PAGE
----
An Abundance

It’s Community Supported Agriculture (CSA) season again in Northern California. Every year we look forward to the incredible abundance of fresh fruit and vegetables available this time of year through our CSA. If you’re not familiar with CSAs, here’s a little background…

CSA farms operate as partnerships between farmers and members of their surrounding community. CSAs are usually organized around small family farms producing high-quality, organically-grown produce. CSA members pay the farmer up-front at the beginning of the growing season, providing operating capital and sharing in the financial risks of the farm for the year. In return for their investment, members receive weekly “shares” of the crop throughout the harvest season. The quantity and quality of produce in each share is determined by the week’s harvest; early and late season shares are sometimes light, and peak-season shares can be quite abundant. The produce is usually delivered directly to CSA members by the farmer, bypassing normal food distribution channels; doing so provides better value and a fresher product for the consumer while also increasing profits for the farmer.

CSAs provide:

  • the peace of mind that comes with personally knowing who grew your food;
  • higher quality produce than what is available at supermarkets;
  • access to unusual, local products not available at supermarkets;
  • higher success rates and financial stability for small farmers;
  • mutually agreed upon upfront costs for both farmer and member;
  • greater efficiency and less food waste;
  • reduced air pollution because of local delivery; and
  • many other benefits.

CSAs dovetail nicely into a car-lite lifestyle. Once a week, at a central drop-off point, subscribers receive their shares. The share container size is consistent throughout the season, making transporting by bicycle a breeze.

More Information

Local Harvest
CSAs @ Wikipedia
USDA Alternative Farming Systems

7 Responses to “An Abundance”

  • Brenn says:

    Thank you for posting this information. There are so many intertwined aspects of living responsibly and it’s great when that is recognized. “I am one person. I cannot do everything. But I am one person and I will do what one person can do.” Your site is wonderful!

  • bongobike says:

    We have something similar going in some state agency offices here in Austin. It’s called “Farm to Office”. Every couple of weeks an organic farmer delivers a basket of vegetables and fruit to each subscriber.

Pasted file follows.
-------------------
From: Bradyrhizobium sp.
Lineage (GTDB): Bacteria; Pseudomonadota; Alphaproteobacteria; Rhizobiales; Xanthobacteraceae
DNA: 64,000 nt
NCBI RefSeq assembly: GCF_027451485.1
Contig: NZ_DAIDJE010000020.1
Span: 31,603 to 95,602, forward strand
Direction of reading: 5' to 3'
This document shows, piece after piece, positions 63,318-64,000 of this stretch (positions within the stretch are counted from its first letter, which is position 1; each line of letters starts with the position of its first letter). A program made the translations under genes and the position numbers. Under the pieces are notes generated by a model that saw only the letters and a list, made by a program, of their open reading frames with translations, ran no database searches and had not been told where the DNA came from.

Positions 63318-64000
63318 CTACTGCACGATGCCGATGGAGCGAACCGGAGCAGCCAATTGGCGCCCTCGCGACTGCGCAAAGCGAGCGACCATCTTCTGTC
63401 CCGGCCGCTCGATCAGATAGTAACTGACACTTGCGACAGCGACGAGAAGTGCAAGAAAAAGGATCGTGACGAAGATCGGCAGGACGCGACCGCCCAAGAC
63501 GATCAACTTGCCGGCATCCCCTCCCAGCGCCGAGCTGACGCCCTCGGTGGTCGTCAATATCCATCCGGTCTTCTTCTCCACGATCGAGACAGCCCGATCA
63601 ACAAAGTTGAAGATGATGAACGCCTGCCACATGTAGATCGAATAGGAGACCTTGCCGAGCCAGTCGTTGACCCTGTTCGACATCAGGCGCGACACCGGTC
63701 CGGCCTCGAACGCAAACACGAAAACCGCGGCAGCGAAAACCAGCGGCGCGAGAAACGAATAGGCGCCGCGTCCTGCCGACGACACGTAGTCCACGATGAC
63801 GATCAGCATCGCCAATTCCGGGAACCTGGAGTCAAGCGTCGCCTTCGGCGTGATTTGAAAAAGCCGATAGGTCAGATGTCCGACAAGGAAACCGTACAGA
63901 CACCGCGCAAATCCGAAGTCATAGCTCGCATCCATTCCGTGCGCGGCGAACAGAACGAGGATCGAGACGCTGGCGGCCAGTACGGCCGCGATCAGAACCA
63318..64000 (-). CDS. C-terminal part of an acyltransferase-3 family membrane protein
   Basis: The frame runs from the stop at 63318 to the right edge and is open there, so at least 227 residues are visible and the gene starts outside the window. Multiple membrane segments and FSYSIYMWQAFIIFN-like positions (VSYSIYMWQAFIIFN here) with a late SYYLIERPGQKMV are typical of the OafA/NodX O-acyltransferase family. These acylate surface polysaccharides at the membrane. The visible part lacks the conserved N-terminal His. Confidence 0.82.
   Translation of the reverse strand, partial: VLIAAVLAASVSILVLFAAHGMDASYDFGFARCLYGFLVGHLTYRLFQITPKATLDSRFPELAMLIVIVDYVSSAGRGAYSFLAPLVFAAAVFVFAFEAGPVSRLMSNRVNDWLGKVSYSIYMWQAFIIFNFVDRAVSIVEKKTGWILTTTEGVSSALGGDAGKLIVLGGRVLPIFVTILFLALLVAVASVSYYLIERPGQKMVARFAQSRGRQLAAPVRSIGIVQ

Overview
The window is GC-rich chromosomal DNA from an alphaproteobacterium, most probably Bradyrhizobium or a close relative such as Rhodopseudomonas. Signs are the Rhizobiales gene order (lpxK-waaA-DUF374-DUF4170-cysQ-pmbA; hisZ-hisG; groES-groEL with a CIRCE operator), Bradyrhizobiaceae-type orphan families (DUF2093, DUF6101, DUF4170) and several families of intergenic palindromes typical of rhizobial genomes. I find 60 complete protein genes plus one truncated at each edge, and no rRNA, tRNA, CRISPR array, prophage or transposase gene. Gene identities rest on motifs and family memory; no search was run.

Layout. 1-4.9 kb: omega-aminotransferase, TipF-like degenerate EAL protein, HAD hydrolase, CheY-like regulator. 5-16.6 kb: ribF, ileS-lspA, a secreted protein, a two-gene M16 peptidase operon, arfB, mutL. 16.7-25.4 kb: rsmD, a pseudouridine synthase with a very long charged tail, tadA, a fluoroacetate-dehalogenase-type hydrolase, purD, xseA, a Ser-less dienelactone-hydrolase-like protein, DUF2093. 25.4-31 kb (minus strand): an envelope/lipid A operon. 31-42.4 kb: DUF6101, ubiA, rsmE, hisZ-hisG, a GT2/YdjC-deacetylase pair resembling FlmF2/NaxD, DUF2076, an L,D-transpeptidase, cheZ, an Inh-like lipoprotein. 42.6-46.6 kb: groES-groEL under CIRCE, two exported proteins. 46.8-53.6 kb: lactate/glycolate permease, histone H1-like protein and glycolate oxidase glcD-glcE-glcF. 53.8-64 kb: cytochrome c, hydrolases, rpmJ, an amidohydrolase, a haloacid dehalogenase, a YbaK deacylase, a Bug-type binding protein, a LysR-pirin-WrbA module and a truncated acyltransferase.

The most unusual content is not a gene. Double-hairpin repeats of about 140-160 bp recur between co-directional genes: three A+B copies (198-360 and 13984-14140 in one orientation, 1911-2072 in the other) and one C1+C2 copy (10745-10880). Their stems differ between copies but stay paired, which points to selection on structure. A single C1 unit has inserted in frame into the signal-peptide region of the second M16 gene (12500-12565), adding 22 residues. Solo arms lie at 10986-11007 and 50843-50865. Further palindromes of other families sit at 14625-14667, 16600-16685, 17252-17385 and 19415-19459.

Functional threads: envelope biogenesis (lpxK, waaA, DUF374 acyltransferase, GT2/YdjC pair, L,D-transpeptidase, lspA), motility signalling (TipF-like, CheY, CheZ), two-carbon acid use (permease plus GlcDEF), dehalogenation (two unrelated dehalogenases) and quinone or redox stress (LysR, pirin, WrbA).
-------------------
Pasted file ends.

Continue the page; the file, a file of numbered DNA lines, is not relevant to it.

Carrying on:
Your photo is awesome–perfect lighting, beautiful colors.

  • Don says:

    We subscibe to a local CSA here in the Willamette Valley in Oregon. Last year was our first year. The CSA we subscribe to drops a container off at our doorstep once a week from the middle of June to the end of September. What a blessing it has been, high quality local fresh organic vegetable and fruits waiting on our porch when we get home, what could be better.
    And to top it off at the end of the season all the subscribers are invited to glean what is left in the fields. Highly recommended.

  • AJ says:

    My cycle truck is off getting a 3 speed rear wheel installed so that I can use it to go across downtown to pick up my CSA box via bike

  • Christie says:

    What a great idea! I chased up our Farmers Market Association here in Melbourne OZ, and they’re planning a similar thing to start next year! can’t wait – everyone wins!

  • Nicolas says:

    Very interesting information. I live in Rennes, Brittany (France) and there we set up what we call an AMAP (Association pour le Maintien d’une Agriculture Paysanne). It is equivalent to the CSA, and runs under a non profit organization status although the vegetables basket are directly paid by the consumer to the farmer. This ensures a regular revenue to the farmer whatever the weather risks are.
    I ride to the weekly delivery by bike and I try to make the other member do the same as coherence should be one of our key principles.

  • EcoVelo » Blog Archive » Grocery Shopping says:

    […] and a Pass & Stow front cargo rack. The front rack is used for things like bulk TP or our CSA veggie share (see photo above), while the rear panniers are used for all the usual heavier staple items. The […]

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